Pharmacology of cough in palliative care

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Purpose of review

Cough is a common and distressing symptom. It has a marked decrement on quality-of-life particularly in the arena of palliative care where coexisting symptoms such as pain may be exacerbated. Whilst local definitive treatment may alleviate coughing it usually requires general measures. The purpose of the review is to assess the current evidence relating to the pharmacological management of cough.

Recent findings

Key to understanding cough is the realization that most cough is because of a hypersensitivity of the afferent vagus nerve. Cough suppression with opioids and first-generation antihistamines may produce relief. However, much cough in palliative medicine is caused by unrecognized nonacid reflux and aspiration. Promotility agents may be dramatically effective at both preventing cough and recurrent aspiration.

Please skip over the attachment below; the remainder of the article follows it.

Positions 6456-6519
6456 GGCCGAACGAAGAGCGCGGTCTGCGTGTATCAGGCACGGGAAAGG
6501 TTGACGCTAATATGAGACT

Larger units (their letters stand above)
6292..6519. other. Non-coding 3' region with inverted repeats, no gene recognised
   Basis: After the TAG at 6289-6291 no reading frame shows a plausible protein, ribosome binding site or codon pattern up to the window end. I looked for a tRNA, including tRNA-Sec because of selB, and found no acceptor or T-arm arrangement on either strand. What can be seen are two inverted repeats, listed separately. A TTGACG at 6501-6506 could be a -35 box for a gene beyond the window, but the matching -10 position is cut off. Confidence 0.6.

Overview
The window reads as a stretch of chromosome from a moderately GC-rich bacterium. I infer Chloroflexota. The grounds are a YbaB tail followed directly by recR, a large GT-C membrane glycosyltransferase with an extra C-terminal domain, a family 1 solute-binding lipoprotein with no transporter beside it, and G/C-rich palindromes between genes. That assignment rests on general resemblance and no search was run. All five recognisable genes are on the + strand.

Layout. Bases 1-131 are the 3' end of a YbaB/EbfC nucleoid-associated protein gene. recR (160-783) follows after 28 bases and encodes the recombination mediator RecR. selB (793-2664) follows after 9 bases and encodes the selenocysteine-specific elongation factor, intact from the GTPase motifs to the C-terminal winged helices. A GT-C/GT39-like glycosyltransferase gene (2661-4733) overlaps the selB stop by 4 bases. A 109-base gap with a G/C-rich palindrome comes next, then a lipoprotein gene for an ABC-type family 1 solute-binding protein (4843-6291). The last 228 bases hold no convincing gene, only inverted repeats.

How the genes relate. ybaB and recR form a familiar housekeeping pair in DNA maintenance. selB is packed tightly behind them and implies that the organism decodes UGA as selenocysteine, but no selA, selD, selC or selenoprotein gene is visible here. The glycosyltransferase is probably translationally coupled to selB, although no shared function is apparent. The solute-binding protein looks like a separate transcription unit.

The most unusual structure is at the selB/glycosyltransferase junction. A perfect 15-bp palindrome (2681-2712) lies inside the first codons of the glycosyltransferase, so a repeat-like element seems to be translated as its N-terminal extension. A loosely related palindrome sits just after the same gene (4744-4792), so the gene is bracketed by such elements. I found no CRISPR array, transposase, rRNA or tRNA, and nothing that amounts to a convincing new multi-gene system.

The implications of this review will aid practitioners understanding of cough in a variety of settings, including palliative care.

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